Trapper Schoepp: Primetime Illusion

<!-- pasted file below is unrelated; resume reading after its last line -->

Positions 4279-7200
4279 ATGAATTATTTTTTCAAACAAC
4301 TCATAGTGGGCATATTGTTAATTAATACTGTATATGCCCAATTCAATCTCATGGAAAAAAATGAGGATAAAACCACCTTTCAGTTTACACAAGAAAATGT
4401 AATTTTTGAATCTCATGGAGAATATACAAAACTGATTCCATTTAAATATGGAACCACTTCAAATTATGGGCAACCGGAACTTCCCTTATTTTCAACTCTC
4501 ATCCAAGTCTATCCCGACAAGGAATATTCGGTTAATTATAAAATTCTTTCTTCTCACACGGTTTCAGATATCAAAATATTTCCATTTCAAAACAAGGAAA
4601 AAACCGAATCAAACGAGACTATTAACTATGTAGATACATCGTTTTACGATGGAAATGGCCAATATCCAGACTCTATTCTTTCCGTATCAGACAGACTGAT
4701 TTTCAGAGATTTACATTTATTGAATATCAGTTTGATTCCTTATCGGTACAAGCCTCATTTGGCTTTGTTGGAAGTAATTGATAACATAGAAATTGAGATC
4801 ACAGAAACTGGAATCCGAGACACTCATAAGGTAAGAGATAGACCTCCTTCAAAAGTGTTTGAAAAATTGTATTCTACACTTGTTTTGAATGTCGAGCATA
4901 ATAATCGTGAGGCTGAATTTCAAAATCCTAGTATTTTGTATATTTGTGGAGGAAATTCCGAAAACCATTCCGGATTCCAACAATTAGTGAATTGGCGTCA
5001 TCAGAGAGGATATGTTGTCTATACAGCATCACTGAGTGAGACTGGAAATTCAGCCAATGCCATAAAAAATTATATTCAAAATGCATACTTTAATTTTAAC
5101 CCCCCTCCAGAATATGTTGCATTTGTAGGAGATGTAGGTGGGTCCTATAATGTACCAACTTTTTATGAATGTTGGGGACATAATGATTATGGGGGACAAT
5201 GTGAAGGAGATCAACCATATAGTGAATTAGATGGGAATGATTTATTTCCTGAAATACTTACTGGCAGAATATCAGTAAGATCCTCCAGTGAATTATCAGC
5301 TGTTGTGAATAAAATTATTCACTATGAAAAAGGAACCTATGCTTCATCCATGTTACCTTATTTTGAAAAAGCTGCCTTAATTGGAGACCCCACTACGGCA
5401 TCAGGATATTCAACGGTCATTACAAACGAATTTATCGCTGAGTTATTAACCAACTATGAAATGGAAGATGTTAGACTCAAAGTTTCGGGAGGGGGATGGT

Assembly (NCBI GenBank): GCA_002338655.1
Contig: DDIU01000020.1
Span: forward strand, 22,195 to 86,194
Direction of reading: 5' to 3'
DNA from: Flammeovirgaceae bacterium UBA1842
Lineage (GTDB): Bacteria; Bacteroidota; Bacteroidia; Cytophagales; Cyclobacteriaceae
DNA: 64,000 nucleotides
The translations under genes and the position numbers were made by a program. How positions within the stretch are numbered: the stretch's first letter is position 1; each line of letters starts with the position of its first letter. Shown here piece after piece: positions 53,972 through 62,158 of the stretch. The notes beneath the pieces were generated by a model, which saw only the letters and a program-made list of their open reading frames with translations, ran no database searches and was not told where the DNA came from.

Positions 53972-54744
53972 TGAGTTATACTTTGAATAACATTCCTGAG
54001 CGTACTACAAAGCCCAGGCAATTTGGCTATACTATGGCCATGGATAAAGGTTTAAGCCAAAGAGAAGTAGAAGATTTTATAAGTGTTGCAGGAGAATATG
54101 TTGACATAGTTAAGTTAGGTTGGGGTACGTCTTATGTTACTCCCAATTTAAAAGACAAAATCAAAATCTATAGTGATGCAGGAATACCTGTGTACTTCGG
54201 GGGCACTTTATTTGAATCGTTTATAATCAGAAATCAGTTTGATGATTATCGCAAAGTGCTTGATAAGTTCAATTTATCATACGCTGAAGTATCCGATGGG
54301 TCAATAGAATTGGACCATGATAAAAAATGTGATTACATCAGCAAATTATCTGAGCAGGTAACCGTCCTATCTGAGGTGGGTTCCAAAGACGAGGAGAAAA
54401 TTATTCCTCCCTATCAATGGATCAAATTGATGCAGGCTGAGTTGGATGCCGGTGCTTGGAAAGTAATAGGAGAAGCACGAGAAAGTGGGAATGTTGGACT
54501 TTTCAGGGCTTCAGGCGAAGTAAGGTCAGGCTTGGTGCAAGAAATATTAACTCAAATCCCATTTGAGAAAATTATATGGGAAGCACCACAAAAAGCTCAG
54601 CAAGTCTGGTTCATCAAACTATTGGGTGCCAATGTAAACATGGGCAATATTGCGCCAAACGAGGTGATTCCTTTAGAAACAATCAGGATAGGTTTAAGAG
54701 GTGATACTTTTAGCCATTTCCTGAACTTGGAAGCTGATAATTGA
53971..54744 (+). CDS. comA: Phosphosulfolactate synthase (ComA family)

Trapper Schoepp’s rollicking, robust Primetime Illusion is the album that will deservingly put the Wisconsin-bred musician on a truly national level, but the fact that the album boasts a co-writing credit with Bob Dylan on closing cut “On, Wisconsin” will likely be the buzz that initially translates as an ideal headline. The song, built around a forgotten Dylan lyric and given full consent from the Bard’s management, is a glorious and gilded example of Schoepp’s creativity and confidence, and yet, it’s only one of a multitude of celebratory songs that grace this buoyant effort. The Dylan factor aside, the LP veers closest to Springsteen, Mellencamp and Willie Nile, especially when it comes to the anthemic resolve Schoepp stirs up throughout. And, the behindthe-boards guidance of Wilco’s Pat Sansone adds an edgier imprint to the equation without muting Schoepp’s obvious enthusiasm. The big beat of the effusive opening track, “Shakedown,” finds a natural fit with more assertive songs like “It’s Over,” “Drive-Thru Divorce” and “What You Do to Her”—the latter, a duet with Nicole Atkins, boasting sentiments that share sympathies with those supporting, and supported by, the MeToo movement. Still, there’s no denying Schoepp’s penchant for pure pop and reliance on radio-ready refrains that convey his eagerness and enthusiasm. “Freight Train” and “If All My Nines Were X’s” are ideal candidates for future stadium staples, although one also gets a sense that Schoepp is interested in more than simply posing and posturing. Granted, with a title like Primetime Illusion , that sincerity may be called into question, but it does not diminish the immediate appeal.